Author image Ricardo SIGNES 😄


Parse::GutenbergRoget - parse Project Gutenberg's Roget's Thesaurus


version 0.022



 use Parse::GutenbergRoget

 my %section = parse_roget("./roget15a.txt");

 print $section{1}[0][0]{text}; # existence


A Roget's Thesaurus is more than the simple synonym/antonym finder included in many dictionary sets. It organizes words into semantically realted categories, so that words with related meanings can be found in proximity to one another, with the level of proximity indicating the level of similarity.

Project Gutenberg has produced an etext of the 1911 edition of Roget's Thesaurus, and later began to revise it, in 1991. While it's not the best Roget-style thesaurus available, it's the best public domain electronic thesaurus datasource I've found.

This module parses the file's contents into a Perl data structure, which can then be stored in systems for searching and browsing it. This module does not implement those systems.

The code is not complete. This means that everything that can be parsed is not yet being parsed. It's important to realize that not everything is going to be parseable. There are too many typos and broken rules which, due to the lousy nature of the rules, create ambiguity. For a description of these rules see "RULES" below.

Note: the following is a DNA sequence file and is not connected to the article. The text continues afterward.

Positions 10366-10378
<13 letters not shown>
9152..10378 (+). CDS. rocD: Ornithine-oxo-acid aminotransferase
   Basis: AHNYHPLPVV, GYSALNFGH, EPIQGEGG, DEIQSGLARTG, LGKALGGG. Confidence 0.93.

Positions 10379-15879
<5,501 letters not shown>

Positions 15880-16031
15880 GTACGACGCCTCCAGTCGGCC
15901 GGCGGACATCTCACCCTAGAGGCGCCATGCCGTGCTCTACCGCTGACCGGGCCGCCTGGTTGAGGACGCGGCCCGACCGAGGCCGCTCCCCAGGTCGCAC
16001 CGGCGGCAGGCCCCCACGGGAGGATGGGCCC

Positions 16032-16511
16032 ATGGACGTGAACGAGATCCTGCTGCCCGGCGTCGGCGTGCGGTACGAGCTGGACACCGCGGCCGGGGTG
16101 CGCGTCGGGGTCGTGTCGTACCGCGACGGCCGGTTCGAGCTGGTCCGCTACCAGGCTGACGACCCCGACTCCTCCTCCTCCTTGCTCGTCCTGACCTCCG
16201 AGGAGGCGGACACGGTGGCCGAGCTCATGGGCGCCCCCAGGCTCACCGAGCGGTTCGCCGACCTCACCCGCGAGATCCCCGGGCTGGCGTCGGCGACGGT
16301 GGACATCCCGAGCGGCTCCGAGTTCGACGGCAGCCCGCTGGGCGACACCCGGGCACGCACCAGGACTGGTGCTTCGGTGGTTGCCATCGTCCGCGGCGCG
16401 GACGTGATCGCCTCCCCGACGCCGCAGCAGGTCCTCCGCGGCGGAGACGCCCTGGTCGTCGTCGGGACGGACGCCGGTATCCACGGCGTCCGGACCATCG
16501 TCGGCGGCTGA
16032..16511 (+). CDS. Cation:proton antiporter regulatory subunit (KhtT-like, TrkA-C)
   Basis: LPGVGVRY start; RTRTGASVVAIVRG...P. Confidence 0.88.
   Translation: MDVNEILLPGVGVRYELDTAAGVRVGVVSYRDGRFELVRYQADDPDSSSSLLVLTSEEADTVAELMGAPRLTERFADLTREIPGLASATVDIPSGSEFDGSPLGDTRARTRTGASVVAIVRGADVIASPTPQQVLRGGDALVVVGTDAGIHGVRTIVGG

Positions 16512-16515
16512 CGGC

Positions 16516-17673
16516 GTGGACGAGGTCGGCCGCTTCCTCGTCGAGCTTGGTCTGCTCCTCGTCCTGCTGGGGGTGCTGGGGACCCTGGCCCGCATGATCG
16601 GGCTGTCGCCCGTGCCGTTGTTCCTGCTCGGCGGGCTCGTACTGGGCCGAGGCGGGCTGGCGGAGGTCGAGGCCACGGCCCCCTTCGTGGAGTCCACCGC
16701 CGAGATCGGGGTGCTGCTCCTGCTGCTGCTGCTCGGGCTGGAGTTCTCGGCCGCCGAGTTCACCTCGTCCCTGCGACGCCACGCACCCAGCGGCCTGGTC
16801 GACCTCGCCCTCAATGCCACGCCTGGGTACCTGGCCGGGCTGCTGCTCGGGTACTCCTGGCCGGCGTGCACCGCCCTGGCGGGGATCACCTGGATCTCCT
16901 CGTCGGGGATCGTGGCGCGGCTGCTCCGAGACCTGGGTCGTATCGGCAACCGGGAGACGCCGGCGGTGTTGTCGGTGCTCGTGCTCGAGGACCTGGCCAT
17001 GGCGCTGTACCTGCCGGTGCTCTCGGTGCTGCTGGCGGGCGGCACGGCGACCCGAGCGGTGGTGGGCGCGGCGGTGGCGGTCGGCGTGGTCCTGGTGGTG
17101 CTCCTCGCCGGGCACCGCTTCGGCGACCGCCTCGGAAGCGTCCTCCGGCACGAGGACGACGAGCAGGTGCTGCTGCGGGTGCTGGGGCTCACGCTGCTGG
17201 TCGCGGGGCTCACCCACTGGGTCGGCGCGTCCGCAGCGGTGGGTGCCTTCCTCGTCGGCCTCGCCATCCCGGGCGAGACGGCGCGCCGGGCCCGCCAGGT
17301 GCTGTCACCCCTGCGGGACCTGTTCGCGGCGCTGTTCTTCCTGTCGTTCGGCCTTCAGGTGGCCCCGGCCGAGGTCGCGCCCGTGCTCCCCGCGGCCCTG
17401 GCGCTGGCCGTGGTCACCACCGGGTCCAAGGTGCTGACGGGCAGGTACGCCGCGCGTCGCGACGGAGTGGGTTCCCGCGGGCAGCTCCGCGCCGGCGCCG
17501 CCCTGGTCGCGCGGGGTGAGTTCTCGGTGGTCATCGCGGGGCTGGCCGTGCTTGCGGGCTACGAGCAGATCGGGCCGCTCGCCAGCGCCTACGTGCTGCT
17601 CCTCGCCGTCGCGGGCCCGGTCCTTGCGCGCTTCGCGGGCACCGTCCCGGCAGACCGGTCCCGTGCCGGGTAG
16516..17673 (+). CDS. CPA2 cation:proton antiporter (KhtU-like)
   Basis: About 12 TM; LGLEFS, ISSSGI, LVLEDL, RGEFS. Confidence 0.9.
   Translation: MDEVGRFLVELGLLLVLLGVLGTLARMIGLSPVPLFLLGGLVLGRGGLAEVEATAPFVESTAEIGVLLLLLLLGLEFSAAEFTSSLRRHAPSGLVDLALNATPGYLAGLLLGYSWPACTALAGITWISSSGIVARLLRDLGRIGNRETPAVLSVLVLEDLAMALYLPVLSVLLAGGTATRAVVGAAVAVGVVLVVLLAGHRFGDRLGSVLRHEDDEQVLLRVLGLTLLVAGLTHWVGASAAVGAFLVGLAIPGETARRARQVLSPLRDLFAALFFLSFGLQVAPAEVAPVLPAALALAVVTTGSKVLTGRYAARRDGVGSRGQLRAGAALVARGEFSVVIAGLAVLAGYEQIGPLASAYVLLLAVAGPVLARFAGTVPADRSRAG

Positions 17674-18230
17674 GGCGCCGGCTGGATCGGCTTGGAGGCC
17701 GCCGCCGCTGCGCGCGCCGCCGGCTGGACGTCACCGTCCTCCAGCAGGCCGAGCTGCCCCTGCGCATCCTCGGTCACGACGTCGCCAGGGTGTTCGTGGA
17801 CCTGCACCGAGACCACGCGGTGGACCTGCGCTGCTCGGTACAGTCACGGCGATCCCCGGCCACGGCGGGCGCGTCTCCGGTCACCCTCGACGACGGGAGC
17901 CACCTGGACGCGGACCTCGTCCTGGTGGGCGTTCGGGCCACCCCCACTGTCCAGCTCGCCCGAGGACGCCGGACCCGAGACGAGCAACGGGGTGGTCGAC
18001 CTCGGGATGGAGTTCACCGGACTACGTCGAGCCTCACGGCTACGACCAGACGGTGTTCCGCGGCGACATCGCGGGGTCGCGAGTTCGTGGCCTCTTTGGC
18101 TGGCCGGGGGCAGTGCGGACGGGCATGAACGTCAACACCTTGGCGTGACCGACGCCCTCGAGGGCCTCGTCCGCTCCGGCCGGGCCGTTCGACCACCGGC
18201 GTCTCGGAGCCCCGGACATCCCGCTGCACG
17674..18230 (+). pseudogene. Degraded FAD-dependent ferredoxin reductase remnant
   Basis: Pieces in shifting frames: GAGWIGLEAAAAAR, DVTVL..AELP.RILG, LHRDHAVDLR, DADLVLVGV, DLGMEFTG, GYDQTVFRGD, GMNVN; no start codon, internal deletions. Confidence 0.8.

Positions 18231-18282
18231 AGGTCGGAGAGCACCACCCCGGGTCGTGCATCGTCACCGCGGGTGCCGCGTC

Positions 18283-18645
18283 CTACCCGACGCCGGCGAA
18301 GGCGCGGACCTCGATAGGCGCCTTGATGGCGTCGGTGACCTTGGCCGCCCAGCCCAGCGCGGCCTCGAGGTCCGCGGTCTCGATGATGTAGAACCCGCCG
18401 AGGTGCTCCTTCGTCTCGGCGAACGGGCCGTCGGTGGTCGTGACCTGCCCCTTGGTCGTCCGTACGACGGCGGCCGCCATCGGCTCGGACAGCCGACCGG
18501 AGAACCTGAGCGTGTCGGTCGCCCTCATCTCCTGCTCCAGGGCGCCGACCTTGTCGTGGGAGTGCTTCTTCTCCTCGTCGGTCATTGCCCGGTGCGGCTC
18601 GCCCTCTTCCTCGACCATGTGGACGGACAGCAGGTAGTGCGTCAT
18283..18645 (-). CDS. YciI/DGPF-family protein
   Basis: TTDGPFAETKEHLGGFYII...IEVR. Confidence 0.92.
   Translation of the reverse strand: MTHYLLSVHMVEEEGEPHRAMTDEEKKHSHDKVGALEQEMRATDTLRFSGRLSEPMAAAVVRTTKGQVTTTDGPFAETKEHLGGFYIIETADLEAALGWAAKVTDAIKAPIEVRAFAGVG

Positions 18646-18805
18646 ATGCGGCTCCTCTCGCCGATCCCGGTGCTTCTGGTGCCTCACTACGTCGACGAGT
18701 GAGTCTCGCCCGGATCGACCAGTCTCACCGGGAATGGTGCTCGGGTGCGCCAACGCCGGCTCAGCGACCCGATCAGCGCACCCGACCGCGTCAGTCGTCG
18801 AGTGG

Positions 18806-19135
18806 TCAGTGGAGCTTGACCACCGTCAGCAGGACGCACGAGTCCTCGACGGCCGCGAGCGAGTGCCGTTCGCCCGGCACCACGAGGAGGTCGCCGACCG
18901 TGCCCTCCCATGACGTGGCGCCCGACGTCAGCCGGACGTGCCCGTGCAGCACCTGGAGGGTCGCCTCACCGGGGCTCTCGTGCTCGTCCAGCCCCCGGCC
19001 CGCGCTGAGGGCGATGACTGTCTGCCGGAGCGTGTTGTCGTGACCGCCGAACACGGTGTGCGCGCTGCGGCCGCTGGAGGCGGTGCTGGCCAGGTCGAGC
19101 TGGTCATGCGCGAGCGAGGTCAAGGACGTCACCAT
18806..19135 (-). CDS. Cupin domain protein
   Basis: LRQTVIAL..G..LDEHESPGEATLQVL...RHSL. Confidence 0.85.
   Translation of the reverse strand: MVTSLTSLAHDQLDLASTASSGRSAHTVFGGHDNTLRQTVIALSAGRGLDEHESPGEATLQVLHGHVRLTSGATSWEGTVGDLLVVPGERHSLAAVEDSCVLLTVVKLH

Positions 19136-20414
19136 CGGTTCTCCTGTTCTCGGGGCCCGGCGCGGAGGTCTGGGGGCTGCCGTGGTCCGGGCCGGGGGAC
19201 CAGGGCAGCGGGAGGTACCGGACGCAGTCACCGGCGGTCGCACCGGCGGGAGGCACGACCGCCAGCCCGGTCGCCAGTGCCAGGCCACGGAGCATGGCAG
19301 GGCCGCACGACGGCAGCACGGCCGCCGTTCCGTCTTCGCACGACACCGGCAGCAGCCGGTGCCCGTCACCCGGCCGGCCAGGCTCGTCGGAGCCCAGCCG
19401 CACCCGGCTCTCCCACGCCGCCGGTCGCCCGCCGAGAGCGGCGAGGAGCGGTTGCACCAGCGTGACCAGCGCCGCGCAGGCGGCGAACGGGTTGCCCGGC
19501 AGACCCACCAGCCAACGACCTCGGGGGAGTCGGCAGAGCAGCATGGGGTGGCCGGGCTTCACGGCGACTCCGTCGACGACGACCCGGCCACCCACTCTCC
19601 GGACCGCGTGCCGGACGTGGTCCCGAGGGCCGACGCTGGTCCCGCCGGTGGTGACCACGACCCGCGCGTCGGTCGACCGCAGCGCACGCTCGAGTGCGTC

This function, exported by default, will attempt to open, read, and parse the named file as a Project Gutenberg Roget's Thesaurus. It has only been tested with roget15a.txt, which is not included in the distribution, because it's too big.

It returns a hash with the following structure:

 %section = (
   '100a' => {
     major => 100, # major and minor form section identity
     minor => 'a',
     name  => 'Fraction',
     comments    => [ 'Less than one' ],
     subsections => [
         type   => 'N', # these entries are nouns
         groups => [
           { entries => [
             { text => 'fraction' },
             { text => 'fractional part' }
           ] },
           { entries => [ { text => 'part &c. 51' } ] }
         type   => 'Adj',
         groups => [ { entries => [ ... ] } ]

This structure isn't pretty or perfect, and is subject to change. All of its elements are shown here, except for one exception, which is the next likely subject for change: flags. Entries may have flags, in addition to text, which note things like "French" or "archaic". Entries (or possibly groups) will also gain cross reference attribues, replacing the ugly "&c. XX" text. I'd also like to deal with references to other subsections, which come in the form "&c. Adj." There isn't any reason for these to be needed, I think.